When Canada Basketball cleaned up its offices during the COVID-19 pandemic, Glen Grunwald said they unearthed plans for a national training centre going back to the 1980s.
Grunwald announced Wednesday that he was retiring as president and CEO of Canada Basketball, handing the reins to Michael Bartlett.
But he isn’t leaving the game, and will pivot now to one of his passion projects: getting that desperately needed national training centre built – finally.
“Now is the time, there is a tremendous shortage of playing facilities for players across the country,” he said.
The 63-year-old Grunwald, who will remain with Canada Basketball as executive adviser for basketball operations, said one of the most common complaints from stakeholders is the lack of basketball facilities. The absence, he said, is particularly glaring in the Toronto area.
Plans call for an eight-court facility in Hamilton, Ont. Land has already been donated, and there’s an agreement with the City of Hamilton in place.
“There’s been over 7,000 publicly-funded ice arenas in this country. There haven’t been any basketball facilities funded in this country,” Grunwald said. “And unlike other countries that are world class, in terms of their performance internationally, we don’t have a national training centre, [such as] Australia, France, the U.S., you can go through the list there.”
He also pointed to the Mattamy National Cycling Centre, built in Milton, Ont., ahead of the 2015 Pan American Games.
“We saw that in the Olympics, when the cycling team won a gold medal,” he said in reference to Kelsey Mitchell’s victory in the women’s sprint.
“I just am passionate about that,” Grunwald said. “And that’s what I’m going to focus my efforts on going forward. And I’m going to keep bothering everyone until somebody agrees to fund this thing.”
Grunwald moved to Toronto from Franklin Park, Ill., to help launch the Raptors in 1994. His three decades as a basketball executive included seven years as the Raptors’ general manager.
He became president and CEO of Canada Basketball three years ago, a period that he said included some of the most rewarding and impactful moments of his career.
There were also disappointments. The Canadian men’s team failed to clinch a berth in the Tokyo Olympics after hosting the last-chance tournament in Victoria and compiling arguably the most talented team yet. And the women’s team that had been intent on climbing the medal podium in Tokyo didn’t advance out of the group stage.
“We anticipate and expect that we will. That has to be how we get out of bed every day,” Grunwald said. “And quite frankly, it should be who we are as a country. We should be medalling in men’s and women’s Olympic competition.”
Grunwald acknowledged that the search for funding partners is a “chicken-and-egg scenario.” Better international performance would help secure funding.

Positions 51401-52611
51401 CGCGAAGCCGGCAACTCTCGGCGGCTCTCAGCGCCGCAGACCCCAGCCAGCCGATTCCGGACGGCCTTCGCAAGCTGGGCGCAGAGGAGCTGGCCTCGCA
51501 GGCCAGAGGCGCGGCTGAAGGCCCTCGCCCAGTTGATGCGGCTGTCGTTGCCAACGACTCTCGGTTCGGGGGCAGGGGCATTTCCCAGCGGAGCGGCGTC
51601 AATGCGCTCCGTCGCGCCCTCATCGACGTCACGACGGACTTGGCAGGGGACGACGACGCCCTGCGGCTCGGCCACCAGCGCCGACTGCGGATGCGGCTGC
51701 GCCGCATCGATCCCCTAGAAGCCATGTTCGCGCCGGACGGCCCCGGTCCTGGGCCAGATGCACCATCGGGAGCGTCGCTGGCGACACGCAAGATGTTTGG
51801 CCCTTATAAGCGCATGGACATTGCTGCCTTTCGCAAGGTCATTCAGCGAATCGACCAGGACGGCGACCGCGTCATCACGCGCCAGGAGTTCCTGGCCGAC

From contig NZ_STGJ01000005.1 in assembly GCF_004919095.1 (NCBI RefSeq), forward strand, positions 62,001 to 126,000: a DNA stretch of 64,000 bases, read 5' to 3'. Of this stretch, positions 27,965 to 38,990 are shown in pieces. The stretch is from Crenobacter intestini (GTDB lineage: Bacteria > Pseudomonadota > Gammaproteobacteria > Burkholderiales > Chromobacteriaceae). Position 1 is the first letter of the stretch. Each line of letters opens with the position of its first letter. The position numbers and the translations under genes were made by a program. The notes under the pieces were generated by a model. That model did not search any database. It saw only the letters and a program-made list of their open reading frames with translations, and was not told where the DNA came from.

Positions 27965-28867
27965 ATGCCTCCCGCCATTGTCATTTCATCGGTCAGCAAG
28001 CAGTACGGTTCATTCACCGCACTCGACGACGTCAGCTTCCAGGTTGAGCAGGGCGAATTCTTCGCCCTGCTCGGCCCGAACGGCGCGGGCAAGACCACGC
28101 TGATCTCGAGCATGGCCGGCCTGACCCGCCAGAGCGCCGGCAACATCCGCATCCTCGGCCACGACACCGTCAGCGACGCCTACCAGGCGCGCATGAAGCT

He pointed to the recent performances of Canada’s age group teams. The U19 men won bronze at their FIBA World Cup. The U16 girls were second at their recent FIBA Americas tournament, while the boys were third.
“The pipeline is performing. We anticipate and expect and will hold ourselves accountable to better performances in AmeriCup and World Cup and Olympic competition for our senior team,” Grunwald said. “But the story and the confidence that we can give to the corporate community and partnership world is that there is performance that we can count on, be proud of and quite frankly better their brands as contributors to our brand. We believe that story.”
Bartlett joined Canada Basketball as chief operating officer in March, and will continue to be focused on growing the business of basketball in Canada.
“Having the opportunity to lead this organization during undoubtedly the golden age of basketball in Canada is a dream and I look forward to continuing to build on Glen’s tireless efforts over the last three years,” Bartlett said.
Bartlett comes to the organization having spent the past 10 years in a variety of roles with Maple Leaf Sports & Entertainment, including most recently as the vice-president of community affairs and events.
In a virtual media availability Wednesday, he talked about a Canada-wide 3x3 tournament that would help funnel some money into the national programs.
“Every dollar we raise above our bottom line, break even, is gonna be invested back into the game. Whether that be the national training centre or the experience that we’re offering all of our age-group athletes with the training and development and the competition experience that they have from travel and accommodation,” he said.
Bartlett travelled to Tampa when the Canadian women were training there ahead of Tokyo – pandemic restrictions prevented them from training in Canada. The women were told to expect “equity-first, first-star treatment from here on in,” Bartlett said of that visit.
“And we had the same conversation with the men. We just had that meeting in Vegas (at the NBA Summer League) and we promised them that we’re hitting the streets every day to commercialize this business so that we can give them a Canada Basketball that they can brag about in a professional locker-room,” Bartlett said.
“The experience they have when they play for us and when they put on that crest, that Maple Leaf, is one that we want them to brag about.”
This content appears as provided to The Globe by the originating wire service. It has not been edited by Globe staff.